Among many things he taught us was to give the world the finger, and one of the results was that, at the end of the year all our grades had improved significantly. Even the teachers detesting him couldn't deny the results. We got better across the board, not just in the subjects he taught, but in all. I became a better writer that year, a better human being and made the first, nascent steps to become the truly independent human being I would eventually become.
  We, and the school were forever Changed…
  The next three years, during high school, we were back in purgatory, to the same, old shit. It was a colossal letdown. End of story. I call my thirteen years at school a beautiful disaster. At least, if nothing else it helped me decide what I didn't want.
  I had my first sexual experience beyond making out during those three years… and can still not recall anything about it. I had a blackout and I guess that is very symptomatic for those great high school years. I flunked, only in one subject, but the rest of my grades were so bad that it didn't really matter.
  So, here I was, twenty years old, without a viable education, and I felt nothing but base relief and joy, both because the suffering was over, and because of all the exciting plans I had for the rest of my life.
  On the day I turned twenty I swore I would change my life. I realized I mostly lived for others, to satisfy their expectations of me, and like a tape recorder repeated others' words and actions.

  I kept writing my novels and set up three main goals for myself to fulfill: I set out to truly become a writer, an author and to have my books published, to play poker for a living and travel around the world.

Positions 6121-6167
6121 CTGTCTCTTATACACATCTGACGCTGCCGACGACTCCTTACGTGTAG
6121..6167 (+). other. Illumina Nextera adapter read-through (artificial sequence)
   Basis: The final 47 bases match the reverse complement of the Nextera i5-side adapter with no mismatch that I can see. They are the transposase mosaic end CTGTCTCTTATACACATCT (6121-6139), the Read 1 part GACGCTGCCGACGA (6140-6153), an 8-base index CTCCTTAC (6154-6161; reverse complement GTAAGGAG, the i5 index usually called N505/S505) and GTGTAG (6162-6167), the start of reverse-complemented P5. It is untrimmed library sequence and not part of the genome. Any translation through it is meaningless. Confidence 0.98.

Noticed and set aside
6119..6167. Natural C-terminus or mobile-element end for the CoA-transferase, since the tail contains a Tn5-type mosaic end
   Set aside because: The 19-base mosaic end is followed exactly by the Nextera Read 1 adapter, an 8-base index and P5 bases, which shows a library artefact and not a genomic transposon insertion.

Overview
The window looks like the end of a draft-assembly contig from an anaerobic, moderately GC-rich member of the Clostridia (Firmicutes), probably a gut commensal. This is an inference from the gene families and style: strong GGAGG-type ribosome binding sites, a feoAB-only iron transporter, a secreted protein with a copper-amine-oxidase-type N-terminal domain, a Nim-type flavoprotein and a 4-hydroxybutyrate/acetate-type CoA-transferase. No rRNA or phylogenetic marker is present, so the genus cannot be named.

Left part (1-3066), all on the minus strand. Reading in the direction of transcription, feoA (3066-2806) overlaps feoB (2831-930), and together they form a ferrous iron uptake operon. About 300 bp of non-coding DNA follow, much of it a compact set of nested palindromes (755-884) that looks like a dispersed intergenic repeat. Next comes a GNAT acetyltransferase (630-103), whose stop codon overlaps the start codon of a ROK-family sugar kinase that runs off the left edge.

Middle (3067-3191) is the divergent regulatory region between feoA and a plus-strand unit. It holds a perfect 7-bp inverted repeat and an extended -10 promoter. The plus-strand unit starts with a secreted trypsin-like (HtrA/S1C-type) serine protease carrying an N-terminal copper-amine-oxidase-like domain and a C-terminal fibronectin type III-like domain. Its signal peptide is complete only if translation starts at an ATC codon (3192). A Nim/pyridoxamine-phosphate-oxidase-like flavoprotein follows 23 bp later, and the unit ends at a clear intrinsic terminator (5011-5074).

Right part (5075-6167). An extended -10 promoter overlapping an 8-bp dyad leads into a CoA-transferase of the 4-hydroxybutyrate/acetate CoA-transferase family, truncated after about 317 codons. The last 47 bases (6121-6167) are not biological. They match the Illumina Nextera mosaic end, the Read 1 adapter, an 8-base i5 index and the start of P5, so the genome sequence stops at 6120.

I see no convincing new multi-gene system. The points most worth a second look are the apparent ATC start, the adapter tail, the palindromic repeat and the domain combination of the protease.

My life as cycles (II)

3 comments:

Erin Kane Spock said...

I'm in the stage of my life where people are realizing their not young any more and either: panicing and being reckless or accepting it with some mild depression based on regrets.
I teach high school, so it's interesting to see the priorities in my student's current cycle and remember times when little things meant EVERYTHING. Life or death, such intense emotional responses. It's both comforting to know they'll get through it, and eye opening to reevaluate some of my memories.

Cindy said...

I like learning more about you..but it is your comment on the forest which hooked me.. I had a transcendent experience at about eighteen.. A city kid who never been int the forest met the Vermont woods. I walked into those woods and it was as if I had taken LSD (in retrospect, as I had not done so yet) I walked into thise woods & felt a pull so strong I thought I would never leave, but be pulled in and disappear..My true home..

Amos Keppler said...

Cindy: It was pretty much the same with me. I had little or no deeper experience of the forest before I started opening up in general. Once I was wide open I could truly appreciate nature for what it is. Every time I venture into it now it does indeed feel like coming home.